A Perth man has been sentenced to five years’ imprisonment after he did not disclose his known positive HIV status to sexual partners.
The 30-year-old, who cannot be named, was accused of regularly representing himself on dating apps as being negative for the virus, which he denied to the court.
The man was diagnosed in 2012 and was told at the time of his legal obligations regarding HIV, The West Australian has reported.
Four partners between 2012 and 2015 had condomless sex with him and subsequently tested positive.
The man reportedly allowed each partner to believe that he was receiving the news of his HIV for the first time when they were diagnosed.
He was charged with unlawfully undertaking an act likely to endanger life, health, or safety.
The court was told that the man, who is autistic, feared he would be ostracised if his status were known.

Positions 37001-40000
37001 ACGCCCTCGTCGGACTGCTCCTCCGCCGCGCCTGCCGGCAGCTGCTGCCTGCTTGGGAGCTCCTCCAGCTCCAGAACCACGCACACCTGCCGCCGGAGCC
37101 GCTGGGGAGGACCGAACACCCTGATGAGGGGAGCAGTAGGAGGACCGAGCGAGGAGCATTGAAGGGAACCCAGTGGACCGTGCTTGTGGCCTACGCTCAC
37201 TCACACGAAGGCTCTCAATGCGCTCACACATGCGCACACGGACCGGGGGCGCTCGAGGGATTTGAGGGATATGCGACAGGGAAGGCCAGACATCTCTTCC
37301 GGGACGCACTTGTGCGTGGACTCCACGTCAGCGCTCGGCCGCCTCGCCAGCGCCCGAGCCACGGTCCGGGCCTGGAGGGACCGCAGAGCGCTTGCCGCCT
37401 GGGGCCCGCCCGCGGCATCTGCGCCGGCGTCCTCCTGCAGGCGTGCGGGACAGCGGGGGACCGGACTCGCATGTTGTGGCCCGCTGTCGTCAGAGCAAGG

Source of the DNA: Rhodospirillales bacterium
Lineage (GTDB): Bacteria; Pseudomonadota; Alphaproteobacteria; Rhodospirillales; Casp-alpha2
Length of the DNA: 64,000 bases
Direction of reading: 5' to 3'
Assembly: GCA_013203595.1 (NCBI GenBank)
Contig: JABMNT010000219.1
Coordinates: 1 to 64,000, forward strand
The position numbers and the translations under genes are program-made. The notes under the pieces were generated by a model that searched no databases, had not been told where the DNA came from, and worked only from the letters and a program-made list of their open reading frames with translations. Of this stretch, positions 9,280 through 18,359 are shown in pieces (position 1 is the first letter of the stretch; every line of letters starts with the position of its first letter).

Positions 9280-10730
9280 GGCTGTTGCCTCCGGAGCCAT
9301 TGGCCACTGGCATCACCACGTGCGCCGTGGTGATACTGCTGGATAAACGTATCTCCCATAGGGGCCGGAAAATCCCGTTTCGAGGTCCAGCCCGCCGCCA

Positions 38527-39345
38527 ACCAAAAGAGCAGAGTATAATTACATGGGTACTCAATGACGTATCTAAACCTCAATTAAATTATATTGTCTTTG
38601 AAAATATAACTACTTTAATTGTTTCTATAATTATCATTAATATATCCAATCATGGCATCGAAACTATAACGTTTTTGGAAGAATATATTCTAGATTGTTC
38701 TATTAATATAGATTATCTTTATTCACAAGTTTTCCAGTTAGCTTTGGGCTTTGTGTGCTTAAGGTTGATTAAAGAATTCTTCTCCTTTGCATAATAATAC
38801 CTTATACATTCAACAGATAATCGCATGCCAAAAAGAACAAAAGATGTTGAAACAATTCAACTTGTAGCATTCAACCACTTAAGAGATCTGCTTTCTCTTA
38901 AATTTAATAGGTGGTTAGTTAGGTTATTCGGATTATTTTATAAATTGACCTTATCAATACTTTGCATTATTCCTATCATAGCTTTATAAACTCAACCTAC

The man has been in custody since his arrest in 2018, and he will be eligible for parole after serving three years of the five-year sentence.
The specific laws around HIV and disclosure vary across Australia.
Key organisations have long fought the criminalisation of HIV, arguing that it contributes to stigma and undermines public health efforts.
No state or territory requires the disclosure of a person’s status before sex, as long as ‘reasonable precautions’ are taken – such as using condoms or having an undetectable viral load.
Peer organisations can provide people living with HIV with support and detailed information on their responsibilities and rights.
The vast majority of people with HIV in Australia are taking medication and have an undetectable viral load, meaning they cannot pass on the virus at all.
People without HIV can take pre-exposure prophylaxis, known as PrEP, to prevent acquiring the virus.
New cases have been decreasing in Australia, credited to increased testing, early treatment, and PrEP.